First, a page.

Some students – those under the remit of codes of professional practice in the health and welfare professions – will be under greater scrutiny than others. The strictures on good personal conduct prior to entry on course can be so severe that students will not declare any form of criminal record, including police cautions which are not under the conditions of natural justice, and often incurred as a way to avoid further and weakly justified detention and questioning by the police. But not to be open about such ‘previous’ can be considered an offence by a professional practice panel even if the offence itself is of such a trivial nature and in the considerable past (such as suspicion of an affray in the adolescence of a mature student). And panels that play safe by not using their discretion impact on those groups more likely to have a record of cautions and convictions: male black youth.
Although disciplinary matters will cover a broader area than sexual misconduct (to include offensive texting, revenge porn, to assault and on to rape), it has been this area that has attracted most recent attention. It has been under-reported, insensitively handled and involves power relations between victim and perpetrator when implicating staff. The increase in the number of cases has also been caused by greater confidence of victims to report, and a clearer understanding of how to report within the institution.
Interesting research at a local level shows that academic staff have experienced sexual harassment as well as students and not reported it. Staff also have difficulties in knowing what to do on receiving a complaint – academic staff as tutors will often not have had induction sessions on policies and procedures, won’t know how to handle disclosures, and won’t know how to either signpost of refer complaints. Some staff will be more empathetic than others – but it is not a requirement.
Complexity and community
Of course, there can be failure and indiscipline brought about by ignorance by the perpetrator, the victim and those charged with protecting the victims. The scale and byzantine complexities of an institution’s general regulations on behaviour, academic regulations, ethical codes of conduct, use of IT, disciplinary codes for residences, the all-encompassing “bringing into disrepute”, a students’ union’s wide range of policies on good conduct from sports fixtures to alcohol on minibuses – all are great enough to create the specialisation of quasi-judicial services on campus. Ignorance is no excuse in law, but when there is an overwhelming lack of knowledge by all parties then there is doubt about the processes themselves and how they are applied.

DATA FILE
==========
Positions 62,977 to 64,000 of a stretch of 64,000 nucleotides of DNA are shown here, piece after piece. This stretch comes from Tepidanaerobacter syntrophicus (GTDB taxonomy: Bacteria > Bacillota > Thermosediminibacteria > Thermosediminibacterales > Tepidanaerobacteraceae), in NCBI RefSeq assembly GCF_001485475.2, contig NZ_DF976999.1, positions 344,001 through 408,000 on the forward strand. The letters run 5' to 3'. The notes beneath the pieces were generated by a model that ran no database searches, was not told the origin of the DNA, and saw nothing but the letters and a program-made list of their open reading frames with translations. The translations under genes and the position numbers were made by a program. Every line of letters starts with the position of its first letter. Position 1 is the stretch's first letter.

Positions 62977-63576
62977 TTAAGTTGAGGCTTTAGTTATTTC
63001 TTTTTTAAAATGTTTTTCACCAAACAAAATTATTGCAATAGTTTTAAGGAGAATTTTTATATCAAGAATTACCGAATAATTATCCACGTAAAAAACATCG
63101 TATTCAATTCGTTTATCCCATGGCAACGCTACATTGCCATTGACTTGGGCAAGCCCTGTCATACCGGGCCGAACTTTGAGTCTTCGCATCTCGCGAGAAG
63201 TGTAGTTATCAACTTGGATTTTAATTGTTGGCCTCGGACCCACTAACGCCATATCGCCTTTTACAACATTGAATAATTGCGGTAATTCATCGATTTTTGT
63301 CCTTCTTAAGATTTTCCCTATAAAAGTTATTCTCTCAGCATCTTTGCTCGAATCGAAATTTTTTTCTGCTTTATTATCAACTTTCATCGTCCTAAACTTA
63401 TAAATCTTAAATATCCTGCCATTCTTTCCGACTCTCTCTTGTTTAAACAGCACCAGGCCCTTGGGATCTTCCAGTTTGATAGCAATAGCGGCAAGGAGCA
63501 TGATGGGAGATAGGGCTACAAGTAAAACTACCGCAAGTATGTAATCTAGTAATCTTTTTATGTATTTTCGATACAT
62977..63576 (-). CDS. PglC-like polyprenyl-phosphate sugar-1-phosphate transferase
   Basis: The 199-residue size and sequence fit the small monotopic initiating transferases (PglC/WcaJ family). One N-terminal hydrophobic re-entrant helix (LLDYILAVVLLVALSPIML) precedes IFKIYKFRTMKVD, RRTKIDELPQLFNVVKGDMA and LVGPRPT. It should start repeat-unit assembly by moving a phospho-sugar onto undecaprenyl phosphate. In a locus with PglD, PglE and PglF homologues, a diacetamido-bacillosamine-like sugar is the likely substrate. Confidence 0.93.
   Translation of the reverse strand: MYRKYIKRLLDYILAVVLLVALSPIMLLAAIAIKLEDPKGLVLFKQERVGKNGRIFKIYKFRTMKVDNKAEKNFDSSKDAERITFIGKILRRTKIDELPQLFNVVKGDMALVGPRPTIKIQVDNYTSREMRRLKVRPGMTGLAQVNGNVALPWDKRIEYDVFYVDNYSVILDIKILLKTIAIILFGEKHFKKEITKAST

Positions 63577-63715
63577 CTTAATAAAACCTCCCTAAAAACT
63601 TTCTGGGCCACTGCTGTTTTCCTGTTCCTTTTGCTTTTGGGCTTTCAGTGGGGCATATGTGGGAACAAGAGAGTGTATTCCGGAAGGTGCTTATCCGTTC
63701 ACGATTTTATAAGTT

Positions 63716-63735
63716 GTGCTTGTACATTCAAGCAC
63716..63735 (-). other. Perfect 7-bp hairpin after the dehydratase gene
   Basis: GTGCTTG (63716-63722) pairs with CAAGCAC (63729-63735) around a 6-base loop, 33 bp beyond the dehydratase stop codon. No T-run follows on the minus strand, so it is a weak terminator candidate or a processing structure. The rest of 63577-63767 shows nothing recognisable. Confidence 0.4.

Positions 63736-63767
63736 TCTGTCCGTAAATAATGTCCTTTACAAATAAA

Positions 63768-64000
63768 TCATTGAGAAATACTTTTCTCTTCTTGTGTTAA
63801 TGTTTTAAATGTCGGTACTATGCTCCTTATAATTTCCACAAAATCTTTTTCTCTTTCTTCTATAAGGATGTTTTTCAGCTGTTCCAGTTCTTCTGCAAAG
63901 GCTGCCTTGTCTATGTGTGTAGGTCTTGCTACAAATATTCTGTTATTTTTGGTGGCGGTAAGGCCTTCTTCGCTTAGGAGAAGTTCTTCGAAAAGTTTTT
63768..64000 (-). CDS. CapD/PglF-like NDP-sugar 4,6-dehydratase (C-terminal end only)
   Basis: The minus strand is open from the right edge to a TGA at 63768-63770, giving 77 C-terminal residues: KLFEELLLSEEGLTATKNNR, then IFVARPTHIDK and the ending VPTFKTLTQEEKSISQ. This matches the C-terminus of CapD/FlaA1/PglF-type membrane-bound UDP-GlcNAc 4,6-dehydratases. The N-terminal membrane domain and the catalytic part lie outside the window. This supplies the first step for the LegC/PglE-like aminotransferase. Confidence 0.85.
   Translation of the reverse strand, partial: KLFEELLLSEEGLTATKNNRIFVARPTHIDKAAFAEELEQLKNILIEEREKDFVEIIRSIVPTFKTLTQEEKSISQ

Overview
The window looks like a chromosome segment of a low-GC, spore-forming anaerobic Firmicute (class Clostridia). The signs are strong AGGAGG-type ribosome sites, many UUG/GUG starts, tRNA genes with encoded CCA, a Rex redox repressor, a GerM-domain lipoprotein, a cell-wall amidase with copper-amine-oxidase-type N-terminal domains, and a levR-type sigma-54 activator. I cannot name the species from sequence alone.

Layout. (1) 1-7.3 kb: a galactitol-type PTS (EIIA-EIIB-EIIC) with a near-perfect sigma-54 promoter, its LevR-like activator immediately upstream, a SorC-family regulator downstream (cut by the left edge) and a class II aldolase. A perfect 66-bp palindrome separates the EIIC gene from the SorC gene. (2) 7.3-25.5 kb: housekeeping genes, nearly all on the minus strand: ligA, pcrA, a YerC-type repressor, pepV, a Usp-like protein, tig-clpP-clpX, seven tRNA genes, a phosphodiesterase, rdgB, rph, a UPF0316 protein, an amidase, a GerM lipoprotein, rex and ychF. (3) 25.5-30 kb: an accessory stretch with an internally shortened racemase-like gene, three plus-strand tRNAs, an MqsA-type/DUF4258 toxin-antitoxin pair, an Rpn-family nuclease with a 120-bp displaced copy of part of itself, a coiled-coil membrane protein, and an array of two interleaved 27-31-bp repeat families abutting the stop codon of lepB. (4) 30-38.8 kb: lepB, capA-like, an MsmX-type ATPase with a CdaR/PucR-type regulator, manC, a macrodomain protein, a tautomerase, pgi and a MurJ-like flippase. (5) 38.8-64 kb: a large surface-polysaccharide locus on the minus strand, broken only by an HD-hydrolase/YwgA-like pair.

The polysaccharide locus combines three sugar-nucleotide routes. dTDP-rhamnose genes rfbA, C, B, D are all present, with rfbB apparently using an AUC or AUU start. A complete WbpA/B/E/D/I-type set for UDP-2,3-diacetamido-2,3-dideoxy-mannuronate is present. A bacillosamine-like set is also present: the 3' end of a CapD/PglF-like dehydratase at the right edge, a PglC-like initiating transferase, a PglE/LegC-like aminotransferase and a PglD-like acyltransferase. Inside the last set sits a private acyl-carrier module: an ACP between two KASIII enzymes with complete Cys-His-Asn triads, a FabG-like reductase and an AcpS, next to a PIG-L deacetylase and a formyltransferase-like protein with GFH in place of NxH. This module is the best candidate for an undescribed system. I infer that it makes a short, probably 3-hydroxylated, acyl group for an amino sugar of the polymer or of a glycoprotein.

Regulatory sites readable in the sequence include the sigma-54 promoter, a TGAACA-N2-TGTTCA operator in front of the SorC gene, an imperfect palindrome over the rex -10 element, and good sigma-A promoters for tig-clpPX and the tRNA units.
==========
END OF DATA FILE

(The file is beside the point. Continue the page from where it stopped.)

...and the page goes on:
Universities are themselves communities with expected levels of good conduct between members. This expectation might be called the ethical standards of the community, standards which have changed over the years by legislation and exposure to public scrutiny. But as well as the standards themselves changing, there is now an expectation that they will be enforced not socially, but centrally and quasi-judicially.
The power of universities over students is analytic to enrolment; the need is to ensure that the power is used in ways that are acceptable in the external environment. The jury is out whether that is always the case. In contrast to the lack of training and support in academia, a senior academic who was also a member of the magistrate’s bench noted that despite the extensive and continuous training and shadowing required for a JP, he had much more power over an individual as an academic with no training to negatively alter somebody’s life prospects. Preventing abuses of that power is crucial.
But as well as the power and process issues, there is the need for clarity and accessibility of the community’s ethical standards, which requires an explicit articulation and engagement with all members of the university. To some students, the ethical constitution of a university will be familiar, and inbred (as it were); to others it will be alien, or invisible. But the understanding of the principles of the ethos needs to be provided to those who have never had the opportunity to consider them.